TIME Libya

ISIS Allies Try to Cut off Libya’s Oil Revenue

A fighter from Misrata shouts to his comrades as they move to fight ISIS militants near Sirte March 15, 2015.
Goran Tomasevic—Reuters A fighter from Misrata shouts to his comrades as they move to fight ISIS militants near Sirte March 15, 2015.

The militants are trying to undermine opponents as the country descends further into chaos

A series of attacks by militants linked to the Islamic State of Iraq and Syria (ISIS) on Libya’s oilfields is threatening to further undermine chances of stability in a country gripped by a multi-sided armed conflict.

ISIS, the militant group that took control of parts of Syria and Iraq last year, has found footholds in Libya as a result of a power vacuum engendered by civil war. Now the group’s own attacks on the country’s crucial oil infrastructure are denying resources to its rivals and creating conditions that could help it expand.

“The Islamic State is trying to use the disunity of Libyans, and the fact that there is fighting going on between rival armed groups to target Libya’s only source of income, Libya’s national wealth represented by the oil facilities,” said Mohamed Eljarh a Libya-based fellow with the Atlantic Council think tank.

“By attacking the oil sector in Libya, they will ensure that any unity government will be deprived of much of the funds they need to buy the weapons they need to face this group.” he said.

The attacks forced the national oil company to shut down operations at 11 oilfields earlier in March. In one assault on the Ghani oilfield, the militants killed at least nine people and took several workers as hostages, including four Filipinos, an Austrian, a Bangladeshi, a Czech, a Ghanaian, and one unidentified person. Libya’s overall oil production dropped to a reported 325,000 barrels per day in January, down from 1.7 million per day before the 2011 uprising.

Oil, along with the central bank and other elements of state infrastructure, has also become a focus of conflict between the warring parties, who are divided into two broad camps aligned to two competing parliaments, one in the capital Tripoli and the other — internationally recognized — in Tobruk. Powerful militias from the city of Misrata recently sent some 3,000 men in a bid to take control of the oil port at Sidra, currently controlled by forces of former rebel leader Ibrahim Jathran.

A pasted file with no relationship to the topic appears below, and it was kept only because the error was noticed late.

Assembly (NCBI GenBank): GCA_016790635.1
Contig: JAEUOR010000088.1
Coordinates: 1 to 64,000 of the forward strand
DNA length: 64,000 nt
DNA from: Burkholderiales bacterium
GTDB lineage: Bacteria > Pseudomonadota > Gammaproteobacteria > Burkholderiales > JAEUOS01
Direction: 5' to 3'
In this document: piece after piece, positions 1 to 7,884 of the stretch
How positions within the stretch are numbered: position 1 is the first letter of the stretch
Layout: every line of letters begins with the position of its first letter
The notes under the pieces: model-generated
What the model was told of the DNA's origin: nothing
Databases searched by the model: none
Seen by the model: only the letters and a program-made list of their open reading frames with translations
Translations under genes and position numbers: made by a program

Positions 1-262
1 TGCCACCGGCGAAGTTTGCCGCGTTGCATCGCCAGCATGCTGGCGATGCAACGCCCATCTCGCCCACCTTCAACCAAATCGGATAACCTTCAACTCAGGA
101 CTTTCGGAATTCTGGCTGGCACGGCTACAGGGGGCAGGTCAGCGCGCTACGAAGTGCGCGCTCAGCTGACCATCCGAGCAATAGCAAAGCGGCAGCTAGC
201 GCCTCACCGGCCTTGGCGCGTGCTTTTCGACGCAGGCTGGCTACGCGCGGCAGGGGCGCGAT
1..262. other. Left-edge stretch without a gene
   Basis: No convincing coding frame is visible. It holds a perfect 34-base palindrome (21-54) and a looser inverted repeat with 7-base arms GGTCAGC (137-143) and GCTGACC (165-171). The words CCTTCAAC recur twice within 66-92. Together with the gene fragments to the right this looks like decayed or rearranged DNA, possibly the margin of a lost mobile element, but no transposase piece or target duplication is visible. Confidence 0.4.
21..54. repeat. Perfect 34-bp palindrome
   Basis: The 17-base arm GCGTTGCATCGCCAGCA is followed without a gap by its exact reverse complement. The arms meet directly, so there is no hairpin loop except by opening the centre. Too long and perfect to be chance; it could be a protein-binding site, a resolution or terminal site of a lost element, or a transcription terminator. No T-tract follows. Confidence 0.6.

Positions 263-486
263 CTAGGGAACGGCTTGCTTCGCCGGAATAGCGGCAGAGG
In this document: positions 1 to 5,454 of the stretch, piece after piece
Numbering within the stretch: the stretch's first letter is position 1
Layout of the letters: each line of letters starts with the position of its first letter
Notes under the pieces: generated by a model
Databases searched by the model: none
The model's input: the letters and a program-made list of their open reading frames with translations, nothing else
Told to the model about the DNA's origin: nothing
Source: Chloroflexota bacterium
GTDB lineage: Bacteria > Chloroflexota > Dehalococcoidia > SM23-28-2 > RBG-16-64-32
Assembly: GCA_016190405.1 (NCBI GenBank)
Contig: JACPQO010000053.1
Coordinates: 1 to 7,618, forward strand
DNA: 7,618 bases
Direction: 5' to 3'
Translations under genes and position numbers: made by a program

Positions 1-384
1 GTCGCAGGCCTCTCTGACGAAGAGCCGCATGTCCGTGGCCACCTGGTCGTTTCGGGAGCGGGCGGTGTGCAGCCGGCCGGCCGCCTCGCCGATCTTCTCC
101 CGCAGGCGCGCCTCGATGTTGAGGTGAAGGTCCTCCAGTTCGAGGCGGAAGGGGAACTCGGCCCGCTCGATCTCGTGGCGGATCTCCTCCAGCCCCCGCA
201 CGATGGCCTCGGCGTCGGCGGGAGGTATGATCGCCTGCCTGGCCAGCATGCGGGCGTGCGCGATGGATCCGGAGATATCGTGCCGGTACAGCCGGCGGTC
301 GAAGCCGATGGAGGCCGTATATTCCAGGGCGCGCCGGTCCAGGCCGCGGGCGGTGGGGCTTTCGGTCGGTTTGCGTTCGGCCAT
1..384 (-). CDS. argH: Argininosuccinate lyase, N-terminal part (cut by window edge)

ISIS-aligned militias have also emerged as a rogue factor in Libya’s larger political conflict in which two rival governments and their allied militias are locked in an ongoing battle for control. Neither of the two main political groupings has been able to strike a decisive blow against the other. Neither has been able to dislodge ISIS from its local bases.

Among those strongholds, the city of Sirte has emerged as a flashpoint in the current crisis. ISIS controls key neighborhoods in the city. Its artillery-mounted pickup trucks patrol the streets and its black flag is flying over a large convention center, according to Claudia Gazzini, a Libya-based analyst with the International Crisis Group.

Sirte and its environs is also where ISIS militants kidnapped at least 20 of the 21 Coptic Christians whose execution they announced in a graphic online video in February. The city is also thought to be the base for attacks on the oilfields in the desert to the south.

In one such raid in February, gunmen killed the guards on the perimeter of an oilfield, then rounded up the workers, lecturing them on the Islamic State’s notion of “true Islam,” according to officials who briefed Gazzini. The attackers threatened the facility’s manager: Tell no one of this for six hours, enough time to allow the attackers to escape. Then they left, taking everything they could: Cars, equipment, guns.

Subsequent attacks have unfolded in a similar style. In each raid, Gazzini says, “They’ve gone in, looted, and gone out.”

“These are targets of opportunity for them, given the proximity to Sirte. It’s a strategy of disruption,” said Frederic Wehrey, an analyst with the Carnegie Endowment for International Peace. “They’re trying to raise their stature through these spectacular attacks and increase visibility and attract recruits.”

The ISIS presence has been a source of mounting concern for the militias in nearby Misrata. On March 14, Misratan forces clashed with ISIS fighters in Sirte, reportedly killing 25 members of the local ISIS affiliate.